This week has been a fantastic week for Gordon Brown’s “Britishness” agenda, as two events have united the people of Britain as almost never before.
First, the people of Britain came together to support Barcelona in the final of the Champions League (with the exception of a small handful in the Northwest of England). Second, we are (almost) all of us delighted to welcome a dozen Norwegian beavers into the wild (with the exception of a small handful within fifty miles or so of the beaver-reintroduction zone in Scotland).
I’m feeling fairly patriotic this week, at any rate, certainly much more than usual.
The Virtual Stoa, eight years old today.
No idea what that was about, but apparently the comments have been screwy for a while, and yesterday the whole site collapsed and all the archive pages disappeared. But it all seems to be back working again now, I think.
UPDATE [27.5.2009]: And I’ve even remembered to turn off the “must be logged in to post comments” feature, which somehow managed to switch itself on.
Something has gone fantastically right with the world when this headline appears on the front page of a major newspaper website (it links to the story here, Google Earth image here).
Over here. (Can’t tell yet whether it’s an improvement.)
In order to free up some space on my shelves, I’ve got some runs of journals to give away to anyone who can collect them from me before too long. These include Political Studies (2000-present), Politics (2005-present), The British Journal of Politics and International Relations (2001-present) and the Political Studies Review (2006-present), Historical Materialism (an almost complete set up to the end of last year), and Index on Censorship (about eight years’ worth, I think, from the last decade or so).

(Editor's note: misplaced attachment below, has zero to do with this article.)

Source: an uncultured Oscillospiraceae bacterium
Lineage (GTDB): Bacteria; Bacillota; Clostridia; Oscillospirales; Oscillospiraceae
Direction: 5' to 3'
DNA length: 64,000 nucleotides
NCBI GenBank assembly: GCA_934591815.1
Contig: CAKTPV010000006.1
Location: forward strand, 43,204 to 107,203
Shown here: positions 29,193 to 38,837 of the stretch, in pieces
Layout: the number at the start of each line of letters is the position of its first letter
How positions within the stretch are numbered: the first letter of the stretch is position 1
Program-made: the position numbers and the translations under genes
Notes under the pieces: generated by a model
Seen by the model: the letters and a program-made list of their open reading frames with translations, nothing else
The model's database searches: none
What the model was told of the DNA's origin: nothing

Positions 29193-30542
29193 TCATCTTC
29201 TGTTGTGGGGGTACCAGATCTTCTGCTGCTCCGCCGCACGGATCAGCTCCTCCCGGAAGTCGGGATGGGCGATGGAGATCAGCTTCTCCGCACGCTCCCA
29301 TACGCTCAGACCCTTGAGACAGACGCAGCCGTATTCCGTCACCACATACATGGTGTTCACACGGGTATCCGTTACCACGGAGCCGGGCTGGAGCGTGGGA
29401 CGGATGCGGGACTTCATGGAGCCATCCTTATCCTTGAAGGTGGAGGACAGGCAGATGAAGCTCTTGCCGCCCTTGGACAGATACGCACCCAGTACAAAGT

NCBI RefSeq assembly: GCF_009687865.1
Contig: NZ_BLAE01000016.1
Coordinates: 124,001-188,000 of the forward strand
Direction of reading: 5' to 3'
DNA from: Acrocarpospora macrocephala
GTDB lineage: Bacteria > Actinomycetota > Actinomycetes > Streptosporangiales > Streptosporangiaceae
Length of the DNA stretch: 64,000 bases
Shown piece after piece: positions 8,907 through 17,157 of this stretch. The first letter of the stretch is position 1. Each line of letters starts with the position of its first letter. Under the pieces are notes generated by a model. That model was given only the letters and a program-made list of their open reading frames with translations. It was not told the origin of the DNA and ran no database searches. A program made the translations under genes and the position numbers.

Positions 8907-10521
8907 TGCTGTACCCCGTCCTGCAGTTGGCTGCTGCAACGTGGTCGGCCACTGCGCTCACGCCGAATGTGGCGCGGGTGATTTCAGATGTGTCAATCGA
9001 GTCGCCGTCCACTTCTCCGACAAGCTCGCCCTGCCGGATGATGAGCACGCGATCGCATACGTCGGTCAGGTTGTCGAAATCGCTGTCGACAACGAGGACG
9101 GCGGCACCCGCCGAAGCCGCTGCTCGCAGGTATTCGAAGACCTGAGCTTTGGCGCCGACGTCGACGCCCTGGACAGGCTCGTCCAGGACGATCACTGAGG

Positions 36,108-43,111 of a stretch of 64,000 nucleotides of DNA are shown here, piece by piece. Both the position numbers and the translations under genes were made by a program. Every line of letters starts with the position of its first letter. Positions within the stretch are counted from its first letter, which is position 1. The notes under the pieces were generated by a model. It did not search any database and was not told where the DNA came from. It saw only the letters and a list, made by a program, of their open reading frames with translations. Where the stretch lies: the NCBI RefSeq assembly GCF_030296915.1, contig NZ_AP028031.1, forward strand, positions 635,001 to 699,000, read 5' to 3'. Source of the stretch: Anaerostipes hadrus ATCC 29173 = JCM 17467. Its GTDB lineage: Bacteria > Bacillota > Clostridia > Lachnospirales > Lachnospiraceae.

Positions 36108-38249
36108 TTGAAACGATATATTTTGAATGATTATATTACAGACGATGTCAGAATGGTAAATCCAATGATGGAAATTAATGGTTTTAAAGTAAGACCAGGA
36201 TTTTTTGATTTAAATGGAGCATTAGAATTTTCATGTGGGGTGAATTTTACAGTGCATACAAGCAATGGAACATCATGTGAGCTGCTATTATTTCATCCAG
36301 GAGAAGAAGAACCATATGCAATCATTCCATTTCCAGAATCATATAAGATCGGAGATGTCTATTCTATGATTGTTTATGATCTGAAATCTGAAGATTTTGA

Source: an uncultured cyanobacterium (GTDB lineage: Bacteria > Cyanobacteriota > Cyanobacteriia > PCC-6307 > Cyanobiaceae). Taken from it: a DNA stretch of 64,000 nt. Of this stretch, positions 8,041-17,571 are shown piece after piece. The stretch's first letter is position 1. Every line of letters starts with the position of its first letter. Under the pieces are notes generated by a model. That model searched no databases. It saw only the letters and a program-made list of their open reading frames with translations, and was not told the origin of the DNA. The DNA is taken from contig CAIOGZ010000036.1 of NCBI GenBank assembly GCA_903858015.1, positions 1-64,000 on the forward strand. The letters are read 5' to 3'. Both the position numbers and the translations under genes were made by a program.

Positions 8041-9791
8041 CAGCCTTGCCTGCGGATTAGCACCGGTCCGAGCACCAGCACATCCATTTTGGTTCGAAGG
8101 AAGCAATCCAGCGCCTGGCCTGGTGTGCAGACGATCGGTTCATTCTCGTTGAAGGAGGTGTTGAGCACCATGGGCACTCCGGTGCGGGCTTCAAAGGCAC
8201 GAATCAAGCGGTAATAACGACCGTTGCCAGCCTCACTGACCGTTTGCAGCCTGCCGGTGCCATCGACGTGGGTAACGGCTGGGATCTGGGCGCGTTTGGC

If you’re interested, get in touch.
I see that Kitty Ussher is not only refusing to pay back her controversial expenses claim for the refurbishment of her South London home, but that she is also (according to tehgraun) going to front a government consultation on housing benefit fraud. I’d never picked her as an especially brave politician, but this is quite something. Or even, as Sir Humphrey might say, courageous.
(I think Hopi is probably right when he says that, “Whatever happens, I donâ€™t think many of us have grasped yet how many people in all parties are going to have to leave politics for good.”)
Reading this reminds me of the slogan with which Life of Brian was marketed in Sweden: “The Film That Was So Funny, They Banned It In Norway.”
In the same way that rich people who get exemptions from inheritance tax on their art collections have to make them available to the Great British Public, perhaps MPs who have spent taxpayers’ money on home improvements could add to the gaiety of the nation by being made to have visiting hours, so the Great British Public can go and take a proper look at John Prescott’s mock Tudor beams, Kitty Ussher’s new ceilings, or Keith Vaz’s nice cushions?
The annual intercollegiate tortoise race was held yesterday here at Corpus Christi College, Oxford. Blue Peter showed up to cover the race, bringing the official Blue Peter tortoise. And, after being placed in the middle of the race circle, one of the tortoises successfully mounted one of the other tortoises.